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  • DanNeely - Friday, July 14, 2017 - link

    WTH did tacky heatsinks get promoted to radiators?

    No. It's not a radiator unless it's in a water loop.
    Reply
  • thetuna - Friday, July 14, 2017 - link

    Ehh, I mean, passive heat sinks are still radiators. Reply
  • BurntMyBacon - Monday, July 17, 2017 - link

    Radiator
    a: any of various devices (such as a series of pipes or tubes) for transferring heat from a fluid within to an area or object outside

    https://www.merriam-webster.com/dictionary/radiato...

    I suppose you could make a case for heat-pipes, but these heat-spreaders have no fluid from which to transfer heat and do not match the definition presented.
    Reply
  • willis936 - Friday, July 14, 2017 - link

    Well that's just wrong. Reply
  • iwod - Friday, July 14, 2017 - link

    I have been thinking about this for quite some time, It will be interesting when Anandtech does a comparison between Optane and the best of SSD. But given some preliminary data, and other testing of RAM Disk, it seems we are now bottlenecked by the Single Thread CPU performance. Or CPU Clock Speed. Since clock speed ceiling is pretty much set with TDP and unless we change to another material, we are going to get ~4Ghz only. Reply
  • bigboxes - Friday, July 14, 2017 - link

    Exactly what CPU are you running? My Haswell is clocked at 4.6 24/7. I would assume the latest Intel Core i7-7740X can do 5Ghz without a lot of trouble. Reply
  • BurntMyBacon - Monday, July 17, 2017 - link

    I think he was talking a rough estimate of stock clocks as 5GHz is not new territory to overclockers. Though, it does come at the expense of more TDP and less processor life. I think you missed his point, though. He's suggesting that these drives are limited by single threaded performance and we are quickly approaching the limit of what we can obtain on silicon. This may or may not be true, but Intel has given us no reason to believe otherwise. Clock speeds haven't increased all that much since the P4 era which took us from an initial maximum clock speed of 1.5GHz (stock) to 3.8GHz (stock) / 5GHz (OC). Afterwards, IPCs moved up pretty steadily until Sandybridge. Since then, we've had a slow down in generational IPC improvement. Reply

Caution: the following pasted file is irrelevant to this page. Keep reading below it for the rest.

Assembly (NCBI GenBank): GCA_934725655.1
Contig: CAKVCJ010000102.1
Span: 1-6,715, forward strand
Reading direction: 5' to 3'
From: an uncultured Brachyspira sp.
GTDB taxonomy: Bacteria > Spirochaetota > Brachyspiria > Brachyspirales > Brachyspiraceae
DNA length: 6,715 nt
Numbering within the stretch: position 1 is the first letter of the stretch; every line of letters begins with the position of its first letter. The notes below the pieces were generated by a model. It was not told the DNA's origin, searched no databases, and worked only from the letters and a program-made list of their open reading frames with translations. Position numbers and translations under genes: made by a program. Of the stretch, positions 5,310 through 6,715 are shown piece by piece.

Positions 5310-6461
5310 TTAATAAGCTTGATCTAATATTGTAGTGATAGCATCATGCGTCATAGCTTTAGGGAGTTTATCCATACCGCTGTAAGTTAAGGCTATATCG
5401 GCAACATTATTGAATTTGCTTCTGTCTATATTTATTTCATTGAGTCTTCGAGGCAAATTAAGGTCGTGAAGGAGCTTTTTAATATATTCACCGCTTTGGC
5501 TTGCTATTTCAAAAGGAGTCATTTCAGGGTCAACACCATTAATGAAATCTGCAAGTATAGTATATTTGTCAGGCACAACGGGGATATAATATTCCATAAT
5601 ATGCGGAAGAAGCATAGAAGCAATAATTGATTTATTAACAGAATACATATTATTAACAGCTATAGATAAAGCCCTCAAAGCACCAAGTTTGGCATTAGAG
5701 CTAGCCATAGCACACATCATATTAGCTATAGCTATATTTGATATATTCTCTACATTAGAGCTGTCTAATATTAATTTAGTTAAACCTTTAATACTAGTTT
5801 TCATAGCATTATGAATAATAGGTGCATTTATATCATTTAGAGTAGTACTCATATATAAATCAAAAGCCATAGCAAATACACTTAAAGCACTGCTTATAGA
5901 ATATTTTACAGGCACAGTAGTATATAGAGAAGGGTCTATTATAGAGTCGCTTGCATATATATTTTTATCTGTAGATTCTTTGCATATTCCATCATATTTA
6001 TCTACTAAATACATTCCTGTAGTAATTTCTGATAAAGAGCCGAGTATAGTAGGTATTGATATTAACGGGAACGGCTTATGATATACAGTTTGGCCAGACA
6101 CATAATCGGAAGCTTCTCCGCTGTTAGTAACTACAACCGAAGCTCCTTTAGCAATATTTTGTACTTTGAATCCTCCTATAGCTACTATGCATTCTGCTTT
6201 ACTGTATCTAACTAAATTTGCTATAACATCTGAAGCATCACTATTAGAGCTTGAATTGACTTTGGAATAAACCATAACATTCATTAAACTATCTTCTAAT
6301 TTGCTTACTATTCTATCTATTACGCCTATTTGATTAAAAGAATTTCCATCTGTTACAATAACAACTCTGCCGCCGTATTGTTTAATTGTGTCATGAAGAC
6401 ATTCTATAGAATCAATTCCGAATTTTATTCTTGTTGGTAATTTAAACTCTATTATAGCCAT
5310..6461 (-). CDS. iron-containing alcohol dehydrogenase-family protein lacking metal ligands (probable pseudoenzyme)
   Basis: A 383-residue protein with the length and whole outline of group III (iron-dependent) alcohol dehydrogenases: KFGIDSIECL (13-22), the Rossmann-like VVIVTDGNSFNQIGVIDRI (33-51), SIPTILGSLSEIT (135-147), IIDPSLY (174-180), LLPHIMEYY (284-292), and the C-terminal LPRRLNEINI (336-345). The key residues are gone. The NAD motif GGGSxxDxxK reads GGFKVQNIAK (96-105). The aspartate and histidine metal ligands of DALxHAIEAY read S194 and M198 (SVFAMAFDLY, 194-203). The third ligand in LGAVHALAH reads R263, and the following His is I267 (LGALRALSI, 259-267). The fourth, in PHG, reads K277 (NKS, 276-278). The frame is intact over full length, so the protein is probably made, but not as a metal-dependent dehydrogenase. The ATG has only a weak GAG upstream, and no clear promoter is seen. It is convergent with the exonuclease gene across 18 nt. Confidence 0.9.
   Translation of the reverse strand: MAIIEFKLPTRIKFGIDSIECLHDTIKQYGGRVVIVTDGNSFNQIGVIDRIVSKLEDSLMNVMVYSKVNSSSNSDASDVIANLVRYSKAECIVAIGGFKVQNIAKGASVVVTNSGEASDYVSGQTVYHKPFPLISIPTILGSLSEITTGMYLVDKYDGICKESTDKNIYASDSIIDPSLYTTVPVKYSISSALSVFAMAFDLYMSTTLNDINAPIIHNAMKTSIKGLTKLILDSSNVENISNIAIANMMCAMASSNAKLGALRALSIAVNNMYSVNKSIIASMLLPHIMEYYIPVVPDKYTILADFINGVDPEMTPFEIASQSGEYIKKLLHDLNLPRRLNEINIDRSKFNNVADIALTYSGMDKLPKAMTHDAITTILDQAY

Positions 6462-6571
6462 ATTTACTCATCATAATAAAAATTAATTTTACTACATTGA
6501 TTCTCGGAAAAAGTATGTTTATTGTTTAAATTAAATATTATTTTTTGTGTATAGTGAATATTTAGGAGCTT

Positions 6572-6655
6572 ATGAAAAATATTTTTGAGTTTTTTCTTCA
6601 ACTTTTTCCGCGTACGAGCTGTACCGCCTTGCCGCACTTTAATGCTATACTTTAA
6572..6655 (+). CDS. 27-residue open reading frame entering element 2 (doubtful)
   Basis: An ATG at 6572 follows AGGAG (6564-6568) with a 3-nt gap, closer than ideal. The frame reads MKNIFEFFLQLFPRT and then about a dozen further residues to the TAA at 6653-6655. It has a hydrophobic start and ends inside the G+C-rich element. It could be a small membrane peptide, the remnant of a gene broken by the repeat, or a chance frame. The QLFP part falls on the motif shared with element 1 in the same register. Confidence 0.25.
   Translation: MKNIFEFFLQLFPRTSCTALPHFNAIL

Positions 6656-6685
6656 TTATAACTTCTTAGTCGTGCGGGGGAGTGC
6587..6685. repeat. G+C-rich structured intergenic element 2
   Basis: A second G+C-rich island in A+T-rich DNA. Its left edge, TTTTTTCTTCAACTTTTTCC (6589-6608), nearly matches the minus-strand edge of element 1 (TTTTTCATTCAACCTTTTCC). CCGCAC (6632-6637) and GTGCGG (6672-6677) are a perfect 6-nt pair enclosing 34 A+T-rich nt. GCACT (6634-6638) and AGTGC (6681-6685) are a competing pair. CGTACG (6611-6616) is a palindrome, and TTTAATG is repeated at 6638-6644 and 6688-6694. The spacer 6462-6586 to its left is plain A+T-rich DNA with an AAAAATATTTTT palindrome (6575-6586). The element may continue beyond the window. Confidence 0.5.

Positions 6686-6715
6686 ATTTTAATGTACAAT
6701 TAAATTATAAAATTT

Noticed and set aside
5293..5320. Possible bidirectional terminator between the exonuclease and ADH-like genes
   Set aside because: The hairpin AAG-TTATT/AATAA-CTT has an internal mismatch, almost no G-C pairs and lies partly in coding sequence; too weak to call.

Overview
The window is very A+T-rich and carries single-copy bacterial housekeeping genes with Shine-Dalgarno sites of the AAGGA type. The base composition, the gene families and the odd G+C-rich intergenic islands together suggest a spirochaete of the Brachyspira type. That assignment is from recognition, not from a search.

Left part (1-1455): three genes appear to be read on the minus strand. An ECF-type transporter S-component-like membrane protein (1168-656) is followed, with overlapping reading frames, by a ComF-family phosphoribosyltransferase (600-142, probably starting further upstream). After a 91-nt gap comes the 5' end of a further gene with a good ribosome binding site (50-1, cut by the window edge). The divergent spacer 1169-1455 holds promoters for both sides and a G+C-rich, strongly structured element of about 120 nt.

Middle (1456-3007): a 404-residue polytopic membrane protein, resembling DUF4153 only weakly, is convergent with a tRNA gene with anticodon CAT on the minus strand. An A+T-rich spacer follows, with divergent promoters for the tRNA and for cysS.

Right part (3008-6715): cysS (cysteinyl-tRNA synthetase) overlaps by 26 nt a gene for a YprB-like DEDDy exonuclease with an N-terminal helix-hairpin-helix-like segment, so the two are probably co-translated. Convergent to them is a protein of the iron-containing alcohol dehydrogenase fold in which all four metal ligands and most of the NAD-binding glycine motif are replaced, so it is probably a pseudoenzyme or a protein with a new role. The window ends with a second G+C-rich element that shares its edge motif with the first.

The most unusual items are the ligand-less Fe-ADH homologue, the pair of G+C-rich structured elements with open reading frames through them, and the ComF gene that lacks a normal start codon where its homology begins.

• BurntMyBacon - Monday, July 17, 2017 - link

    @iwod: "But given some preliminary data, and other testing of RAM Disk, it seems we are now bottlenecked by the Single Thread CPU performance. Or CPU Clock Speed. "

    If storage performance is in fact be Single Threaded performance limited under the current data transfer model, then we should start thinking about how to parallelize the workload. Flash based storage devices are using parallelism to obtain their throughput numbers to begin with. There is no reason to believe that this parallelism can not be extended to the processing elements. Flash devices already use controllers with multiple cores. It is conceivable that if a single CPU core isn't fast enough to issue commands, then multiple CPU cores could issue commands directly to individual controller cores. Think a CPU core per Controller core per flash module. This would take a rework of the current storage model, though.

    However, I suspect that there are less disruptive solutions and I'm not entirely convinced that single threaded CPU performance is the limitation. In straight read scenarios it is entirely possible to saturate a 4xPCIe 3.0 bus with the fastest SSDs. Random read/write performance seems to be limited by the controller and flash itself. Intel's consumer Optane SSD only uses a 2xPCIe 3.0 bus and the Optane SSD DC P4800X doesn't quite max out its 4xPCIe 3.0 bus, though it does hit its max throughput at lower queue depths than traditional SSDs. In any case, the biggest advantage to Optane is the latency improvements.
    Reply
  • Mikewind Dale - Thursday, July 20, 2017 - link

    While we've obviously hit a wall with CPU clock speeds, I don't think that means we've hit a wall with CPU performance. For example: I have two laptops, a 3 year old quad-core 2.5-3.5 GHz AMD A10-5750M and a brand new dual-core 2.9-3.5 GHz Core i7-7500U.

    They basically have the same clock speed, but the AMD has double the cores. However, in a variety of benchmarks, I have found that the Intel gets about 1.5 to 2 times the performance - both single- and multi-threaded - than the AMD.

    So that means that with the same clock speed, over a 3 year period, Intel has managed to get double the performance with half the cores, simply with greater efficiency. (Granted, I'm comparing two different architectures, but it's what I've got.)

    Of course, this is hardly the same as we used to get. When I was a child, we were getting a doubling of clock speed every 18 months. My first computer was a 266 MHz Pentium II, and about 3 years later, the 1 GHz Pentium III was released.

    So we're not getting those kinds of huge leaps in performance from pure clock speed anymore. But Intel and AMD are still obviously managing to find ways to achieve quite sizable gains from efficiency instead.
    Reply

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